By Holland Cooke
The first thing we heard was an earful from NAB president & CEO Curtis LeGeyt regarding automakers dropping AM receivers from new cars: “This is an issue we consider to be absolutely existential.”
Quoting Nielsen’s Fall 2022 survey results, Cumulus/Westwood One chief insights officer Pierre Bouvard ticked-off what he called “82 million reasons to keep AM radio in cars”
— 82,346,800 Americans listen to AM radio monthly.
— One out of three American radio listeners are reached monthly by AM radio.
— 57% of the AM radio audience listens to news/talk stations, the very outlets that Americans turn to in times of crisis and breaking local news.
As he presented “The State of Media, Audio and Marketing,” attendees were screen-shooting every slide in Pierre’s deck, so he offered to share (PBouvard@WestwoodOne.com). This must-see data explains and validates what he calls “The Two Jobs of Marketing: Converting Existing Demand and Creating Future Demand,” powerful ammo station reps can use to nudge advertisers who only tout special sales to instead use radio on-an-ongoing-basis.
— “If an apple orchard represents a brand’s entire customer base, converting existing demand = picking ripe apples (customers that are ‘in market’).” Those are, for instance, what he called the “3% who are looking to buy a car right now,” who will respond to the dealer’s caricature sale spots. As for the other 97%…
“If an apple orchard represents a brand’s entire customer base, creating future demand = planting new trees. It takes time and patience for new trees to bear fruit.” Thus, the worth of “emotional messaging that is designed to stand out and be enjoyed by consumers, creating positive memories of our brand that will influence future purchase decisions.”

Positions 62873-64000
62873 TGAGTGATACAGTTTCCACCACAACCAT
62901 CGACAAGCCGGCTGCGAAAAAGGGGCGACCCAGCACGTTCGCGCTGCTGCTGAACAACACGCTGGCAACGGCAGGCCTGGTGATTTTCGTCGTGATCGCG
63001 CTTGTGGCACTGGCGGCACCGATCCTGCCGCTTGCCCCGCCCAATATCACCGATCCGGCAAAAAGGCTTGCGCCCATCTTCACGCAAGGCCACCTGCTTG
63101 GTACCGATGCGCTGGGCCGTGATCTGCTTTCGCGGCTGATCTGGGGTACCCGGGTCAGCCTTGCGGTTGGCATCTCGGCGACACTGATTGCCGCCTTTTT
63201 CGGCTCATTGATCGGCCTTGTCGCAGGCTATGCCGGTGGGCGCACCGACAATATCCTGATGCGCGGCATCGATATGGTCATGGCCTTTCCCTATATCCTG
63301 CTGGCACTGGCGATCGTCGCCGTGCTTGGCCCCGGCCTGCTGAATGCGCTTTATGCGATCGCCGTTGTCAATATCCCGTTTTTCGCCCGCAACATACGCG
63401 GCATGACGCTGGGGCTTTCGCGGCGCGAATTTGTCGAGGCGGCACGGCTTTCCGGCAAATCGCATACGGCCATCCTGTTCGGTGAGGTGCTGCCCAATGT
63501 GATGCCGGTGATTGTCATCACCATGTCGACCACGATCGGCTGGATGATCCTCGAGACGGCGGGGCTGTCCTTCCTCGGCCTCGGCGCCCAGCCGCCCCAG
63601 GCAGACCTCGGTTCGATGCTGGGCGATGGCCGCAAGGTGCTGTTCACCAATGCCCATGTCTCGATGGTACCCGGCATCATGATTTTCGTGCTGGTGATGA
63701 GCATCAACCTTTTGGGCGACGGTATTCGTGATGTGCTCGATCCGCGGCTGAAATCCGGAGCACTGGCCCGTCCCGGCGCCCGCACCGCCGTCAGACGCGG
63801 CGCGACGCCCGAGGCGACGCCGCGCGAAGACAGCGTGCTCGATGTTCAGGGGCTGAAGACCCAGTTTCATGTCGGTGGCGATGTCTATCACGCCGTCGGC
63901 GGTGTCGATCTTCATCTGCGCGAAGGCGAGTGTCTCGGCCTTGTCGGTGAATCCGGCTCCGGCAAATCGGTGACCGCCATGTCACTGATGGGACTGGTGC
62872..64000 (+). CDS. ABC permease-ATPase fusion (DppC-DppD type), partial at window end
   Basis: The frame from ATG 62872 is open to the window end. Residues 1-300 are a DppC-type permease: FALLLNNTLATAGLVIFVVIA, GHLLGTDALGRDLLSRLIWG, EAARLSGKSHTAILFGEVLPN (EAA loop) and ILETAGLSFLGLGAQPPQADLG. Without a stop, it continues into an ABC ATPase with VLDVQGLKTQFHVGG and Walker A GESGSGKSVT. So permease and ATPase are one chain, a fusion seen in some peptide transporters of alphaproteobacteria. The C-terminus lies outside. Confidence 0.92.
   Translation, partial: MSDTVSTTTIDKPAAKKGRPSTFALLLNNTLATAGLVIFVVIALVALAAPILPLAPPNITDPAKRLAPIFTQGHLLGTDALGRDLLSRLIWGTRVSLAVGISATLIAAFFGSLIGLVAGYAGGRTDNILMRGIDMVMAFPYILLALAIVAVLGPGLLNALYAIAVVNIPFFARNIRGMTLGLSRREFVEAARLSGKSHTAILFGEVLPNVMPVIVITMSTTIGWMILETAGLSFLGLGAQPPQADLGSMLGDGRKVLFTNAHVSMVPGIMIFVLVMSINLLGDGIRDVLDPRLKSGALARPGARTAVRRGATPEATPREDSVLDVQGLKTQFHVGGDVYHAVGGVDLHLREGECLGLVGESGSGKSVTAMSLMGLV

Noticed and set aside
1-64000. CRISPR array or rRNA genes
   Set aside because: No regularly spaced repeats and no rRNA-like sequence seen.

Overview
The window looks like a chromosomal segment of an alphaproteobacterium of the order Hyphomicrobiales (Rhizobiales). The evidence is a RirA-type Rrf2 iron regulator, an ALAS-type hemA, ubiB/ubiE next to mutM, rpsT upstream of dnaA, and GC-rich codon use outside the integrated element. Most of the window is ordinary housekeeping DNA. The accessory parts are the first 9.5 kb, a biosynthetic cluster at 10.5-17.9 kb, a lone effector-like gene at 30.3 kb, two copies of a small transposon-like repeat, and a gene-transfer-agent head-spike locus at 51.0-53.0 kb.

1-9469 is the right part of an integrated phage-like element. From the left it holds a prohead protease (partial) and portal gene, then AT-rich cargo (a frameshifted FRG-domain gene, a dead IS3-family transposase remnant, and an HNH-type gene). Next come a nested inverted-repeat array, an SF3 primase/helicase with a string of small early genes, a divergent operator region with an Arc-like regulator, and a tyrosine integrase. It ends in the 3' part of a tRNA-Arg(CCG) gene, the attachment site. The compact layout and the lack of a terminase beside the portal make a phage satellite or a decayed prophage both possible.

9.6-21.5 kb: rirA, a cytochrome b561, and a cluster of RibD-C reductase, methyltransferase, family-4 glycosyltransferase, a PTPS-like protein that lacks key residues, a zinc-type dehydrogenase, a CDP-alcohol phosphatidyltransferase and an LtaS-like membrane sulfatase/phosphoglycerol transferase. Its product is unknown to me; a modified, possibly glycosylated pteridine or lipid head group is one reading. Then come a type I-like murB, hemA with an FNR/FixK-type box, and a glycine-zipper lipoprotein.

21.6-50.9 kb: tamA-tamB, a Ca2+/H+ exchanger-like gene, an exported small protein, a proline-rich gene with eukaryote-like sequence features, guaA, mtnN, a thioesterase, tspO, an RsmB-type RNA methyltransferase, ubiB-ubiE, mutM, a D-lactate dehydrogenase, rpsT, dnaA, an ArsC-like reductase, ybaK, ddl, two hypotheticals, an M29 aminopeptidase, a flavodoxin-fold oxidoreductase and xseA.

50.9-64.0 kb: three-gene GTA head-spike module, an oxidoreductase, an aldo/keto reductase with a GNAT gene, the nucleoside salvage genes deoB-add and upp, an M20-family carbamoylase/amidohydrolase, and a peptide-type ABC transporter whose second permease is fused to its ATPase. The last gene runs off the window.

Two discussions I took part in during the Small-Medium Market Forum echoed a unison I’m hearing everywhere: Where do we find on-air talent and salespeople?
— In the talent roundtable Mike McVay led, participants tended to think-young, swapping ideas for identifying entry-level candidates, possibly now podcasting. Or think-older. One participant mentioned a retired schoolteacher, comfortably pensioned, now cheerfully on-air, working fewer than 40 hours.
— The part-timer’s opportunity also came up on the sales side, in a roundtable led by Midwest Communications’ president Peter Tanz. As with industry in general post-pandemic, flexible arrangements help. And Tanz urged “Use your air, with ‘more cowbell.’” Meaning not only advertise for sellers on-air (where you’ll be talking to people who know the station); and he also suggested airing Employee Recognition salutes, of off-air staffers, which make the station sound like an appreciative employer.
— I read attendees a Help Wanted-Sales spot that has been productive at client stations, which I’ll share with you too. Simply Email me at firstname.lastname@example.org
Holland Cooke (HollandCooke.com) is a consultant working at the intersection of broadcasting and the Internet. He is the author “Spot-On: Commercial Copy Points That Earned The Benjamins,” a FREE download; and the E-book and FREE on-air radio features “Inflation Hacks: Save Those Benjamins;” and “Multiply Your Podcast Subscribers, Without Buying Clicks,” available from Talkers books. Follow HC on Twitter @HollandCooke
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